Charles Rennie Macintosh

Charles Rennie Macintosh (1868-1928) the Glasgow-born architect and designer, is a seminal figure in 20th century design, and (with Archibald Knox and Eileen Gray) one of the ultimate products of the Arts & Crafts movement in the UK. CRM's influence and legacy is difficult to overstate. The elegance and clarity of his spatial concepts and skillful use of light, his lifelong collaboration with his wife and design partner Margaret MacDonald, his balancing of influences ranging from traditional Scottish forms to the Vienna Secession and Arts & Crafts, all contribute to Macintosh's standing as an iconic and singularly important figure in the history of modernism. CRM began his studies at the Glasgow School of Art in 1884, then started a 5-year architectural apprenticeship in 1884 at the Glasgow office of John Hutchins. In 1889 he moved to Honeyman & Keppie, then a traditional Beaux Arts practice. In 1896 CRM's design for a new Glasgow School of the Arts building won the contest and commission for H&K, and would become a celebrated building and career-defining project for him. A group coalesced that became known as The Four: CRM, Margaret MacDonald, her sister Frances, and Herbert McNair. These were CRM's principal collaborators on a series of projects that filled the next decade: the School for the Arts (Stages 1 & 2, 1896-9 & 1907-9), his home at 120 Main Street, the 8th Exhibition of the Vienna Secession (by invitation of Josef Hoffman), the Hill House and Willow Tea Rooms in Glasgow, and the famous Rose Boudouir for the 1902 Turin Exhibition. Each project advanced specific aspects of CRM's unique and highly personal vision which melded strict architectural lines with natural, organic motifs, the resulting whole clearly achieved as a combination of individual elements. Furniture  designed for the various interiors encapsulates the larger work- distinct geometries merged with curvilinear forms to an entirely new and unique effect. The palpable interplay of function and form indicates a new sensibility, an awareness of new ideas and influences resulting in authentic and fully integrated forms. Although public regard for his career has waxed and waned, Macintosh has so often been "rediscovered" that he is now universally acclaimed for the lasting impact of his progressive, romantic modernism.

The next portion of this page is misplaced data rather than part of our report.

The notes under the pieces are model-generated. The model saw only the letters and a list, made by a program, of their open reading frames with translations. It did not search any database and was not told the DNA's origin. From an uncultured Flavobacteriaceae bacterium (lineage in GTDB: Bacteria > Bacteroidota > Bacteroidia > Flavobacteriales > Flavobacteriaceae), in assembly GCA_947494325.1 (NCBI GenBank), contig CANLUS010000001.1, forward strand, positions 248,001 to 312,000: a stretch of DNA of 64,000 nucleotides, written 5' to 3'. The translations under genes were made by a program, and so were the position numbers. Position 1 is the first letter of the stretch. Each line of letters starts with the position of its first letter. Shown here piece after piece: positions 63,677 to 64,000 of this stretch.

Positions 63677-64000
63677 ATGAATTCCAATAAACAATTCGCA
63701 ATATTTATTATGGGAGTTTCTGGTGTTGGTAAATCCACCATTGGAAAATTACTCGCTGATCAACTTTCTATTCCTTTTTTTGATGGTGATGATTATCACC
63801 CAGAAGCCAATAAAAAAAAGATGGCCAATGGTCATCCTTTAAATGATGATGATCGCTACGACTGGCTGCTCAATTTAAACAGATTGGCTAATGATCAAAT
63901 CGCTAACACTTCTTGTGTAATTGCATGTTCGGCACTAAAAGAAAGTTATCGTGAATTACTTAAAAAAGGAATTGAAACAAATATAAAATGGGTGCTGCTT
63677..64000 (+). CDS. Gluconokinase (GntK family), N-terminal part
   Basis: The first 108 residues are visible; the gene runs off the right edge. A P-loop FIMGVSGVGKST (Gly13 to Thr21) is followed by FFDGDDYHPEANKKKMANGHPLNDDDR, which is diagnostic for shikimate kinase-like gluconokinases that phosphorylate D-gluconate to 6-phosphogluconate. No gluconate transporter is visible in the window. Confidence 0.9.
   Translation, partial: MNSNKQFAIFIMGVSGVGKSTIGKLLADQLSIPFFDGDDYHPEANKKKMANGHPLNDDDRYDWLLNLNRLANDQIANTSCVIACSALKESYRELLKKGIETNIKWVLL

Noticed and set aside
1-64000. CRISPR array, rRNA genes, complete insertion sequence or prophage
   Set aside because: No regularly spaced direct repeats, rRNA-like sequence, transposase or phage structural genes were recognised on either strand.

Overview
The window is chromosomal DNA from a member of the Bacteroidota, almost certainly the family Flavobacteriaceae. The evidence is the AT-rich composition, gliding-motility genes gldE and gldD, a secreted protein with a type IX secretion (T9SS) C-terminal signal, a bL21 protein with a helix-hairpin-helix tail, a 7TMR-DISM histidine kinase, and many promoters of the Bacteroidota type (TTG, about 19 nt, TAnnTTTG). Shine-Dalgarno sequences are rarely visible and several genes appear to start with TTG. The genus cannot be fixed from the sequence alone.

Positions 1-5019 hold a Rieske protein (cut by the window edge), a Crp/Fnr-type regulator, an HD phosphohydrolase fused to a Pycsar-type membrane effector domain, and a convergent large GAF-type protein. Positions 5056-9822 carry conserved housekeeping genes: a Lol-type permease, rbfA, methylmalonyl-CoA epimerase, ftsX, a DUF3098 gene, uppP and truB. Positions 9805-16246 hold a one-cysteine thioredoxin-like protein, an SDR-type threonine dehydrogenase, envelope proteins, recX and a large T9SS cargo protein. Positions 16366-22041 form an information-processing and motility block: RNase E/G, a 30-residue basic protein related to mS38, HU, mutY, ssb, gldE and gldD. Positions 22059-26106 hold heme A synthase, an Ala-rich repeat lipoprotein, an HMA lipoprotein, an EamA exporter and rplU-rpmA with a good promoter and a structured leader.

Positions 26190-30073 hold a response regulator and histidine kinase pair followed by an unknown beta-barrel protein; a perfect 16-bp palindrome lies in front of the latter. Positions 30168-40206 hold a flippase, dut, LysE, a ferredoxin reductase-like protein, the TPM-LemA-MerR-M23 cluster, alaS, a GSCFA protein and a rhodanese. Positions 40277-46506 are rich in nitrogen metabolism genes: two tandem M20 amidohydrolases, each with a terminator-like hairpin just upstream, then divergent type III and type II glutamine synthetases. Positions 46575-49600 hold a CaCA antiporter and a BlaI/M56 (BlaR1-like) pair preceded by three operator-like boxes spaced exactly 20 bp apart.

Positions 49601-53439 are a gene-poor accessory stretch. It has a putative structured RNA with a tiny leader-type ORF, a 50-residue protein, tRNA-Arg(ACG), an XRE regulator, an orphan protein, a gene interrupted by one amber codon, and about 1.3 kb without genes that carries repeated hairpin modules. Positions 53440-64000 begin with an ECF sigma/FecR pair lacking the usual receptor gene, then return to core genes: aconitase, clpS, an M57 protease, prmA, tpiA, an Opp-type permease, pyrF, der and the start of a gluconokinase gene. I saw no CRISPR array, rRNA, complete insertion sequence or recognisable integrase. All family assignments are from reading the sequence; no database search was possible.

Country of origin: 

United Kingdom

Life Span: 


Link to Modernism Items: